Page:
Although innumerable smaller bodies have impacted the Moon and Mercury, forming their regolith and craters, infinitely more have been falling, and continue to fall, into the Sun causing a number of heretofore unexplained features. An entire class of bodies from Jupiter entered highly eccentric orbits around the Sun and as their orbits have decayed, they have impacted the Sun causing sunspots. A clue to this is the that the sun-spot cycle is very close to the period of Jupiter. Additional evidence is the measured downward motion (3000 km/hr) of material within sunspots and the presence of large amounts of water detected in the light from them. Since these bodies froze in the vicinity of Jupiter, they become magnetized, causing the magnetic field effects associated with sunspots, indeed causing the formation of the Suns’ superficial magnetic field, as discussed in a previous post. These large bodies, falling from the vicinity of Jupiter, have high speeds and the friction of their passing through the solar atmosphere causes some of the heating of the corona, but because of their greater mass, many make it through the atmosphere to the surface of the Sun.
The total volume of smaller bodies ejected from priori-Mars is evidenced by the several kilometer thick layer of regolith on the Moon and Mercury in spite of their tiny size. As their orbits decay the overwhelming majority also fall toward the Sun, but most burn up by friction in the solar atmosphere causing the remainder of the heating of the corona. So none of the heating of the corona comes from below.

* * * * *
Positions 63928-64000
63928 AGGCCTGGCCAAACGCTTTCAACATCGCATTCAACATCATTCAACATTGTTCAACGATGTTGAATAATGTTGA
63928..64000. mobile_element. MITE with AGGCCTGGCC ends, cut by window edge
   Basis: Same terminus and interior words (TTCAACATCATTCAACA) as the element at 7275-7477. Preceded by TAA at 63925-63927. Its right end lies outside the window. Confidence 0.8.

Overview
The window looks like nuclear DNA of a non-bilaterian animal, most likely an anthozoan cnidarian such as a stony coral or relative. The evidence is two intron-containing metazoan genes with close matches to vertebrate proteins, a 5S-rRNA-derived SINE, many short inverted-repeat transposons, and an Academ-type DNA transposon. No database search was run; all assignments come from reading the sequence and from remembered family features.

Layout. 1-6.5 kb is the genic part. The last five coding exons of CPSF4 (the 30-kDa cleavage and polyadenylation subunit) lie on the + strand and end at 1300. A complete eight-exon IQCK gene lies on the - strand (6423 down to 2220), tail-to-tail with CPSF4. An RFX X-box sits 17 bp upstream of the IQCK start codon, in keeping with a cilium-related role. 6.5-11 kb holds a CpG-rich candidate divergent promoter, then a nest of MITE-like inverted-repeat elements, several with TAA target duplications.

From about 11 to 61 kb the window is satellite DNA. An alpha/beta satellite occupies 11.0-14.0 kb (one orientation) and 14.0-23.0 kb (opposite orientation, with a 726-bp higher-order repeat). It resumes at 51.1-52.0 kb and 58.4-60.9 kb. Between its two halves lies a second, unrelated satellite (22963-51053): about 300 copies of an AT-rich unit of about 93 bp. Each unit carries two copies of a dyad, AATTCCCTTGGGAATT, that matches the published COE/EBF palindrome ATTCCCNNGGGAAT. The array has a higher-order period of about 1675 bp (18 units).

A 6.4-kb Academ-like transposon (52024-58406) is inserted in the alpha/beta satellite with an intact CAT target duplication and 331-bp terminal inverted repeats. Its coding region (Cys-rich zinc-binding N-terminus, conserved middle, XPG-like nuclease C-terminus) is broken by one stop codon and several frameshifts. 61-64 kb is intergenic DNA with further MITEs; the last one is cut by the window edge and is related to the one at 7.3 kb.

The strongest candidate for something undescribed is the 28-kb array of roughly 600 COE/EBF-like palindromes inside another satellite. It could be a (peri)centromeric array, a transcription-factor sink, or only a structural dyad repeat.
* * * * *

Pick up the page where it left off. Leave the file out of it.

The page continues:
The localized source of heating of the corona is obvious in the accompanying figure, taken at a UV wavelengths characteristic of the corona. In technical terms, the heat is not thermal, i.e. not uniformly distributed. The extremely high temperature ‘hot-spots’ mark the passage of the larger bodies. Another clue to the origin of the high temperature, is the fact that the spectra used to determine the high temperature of over a million degrees, is based on the highly ionized states of heavy elements such as iron, which is found in both bodies from priori-Mars and Jupiter.
Ignorance of the smaller bodies falling into the Sun’s atmosphere has led planetary scientists on an additional goose-chase. The elements which make up the carbonaceous chondrite meteorites, obtained by spectrographs in the laboratory match the concentrations of the elements which now naturally appear in the absorption spectra of the Sun. Believing these represent the actual composition of the Sun, scientists have come to the conclusion that carbonaceous chondrite meteorites represent the primordial material from which the Earth and the other terrestrial planets formed at the inception of the solar system. This does not make any sense because rocks with densities greater than 2 g/cm^3 cannot form in the weightlessness of space. They must form on a planet with significant gravity.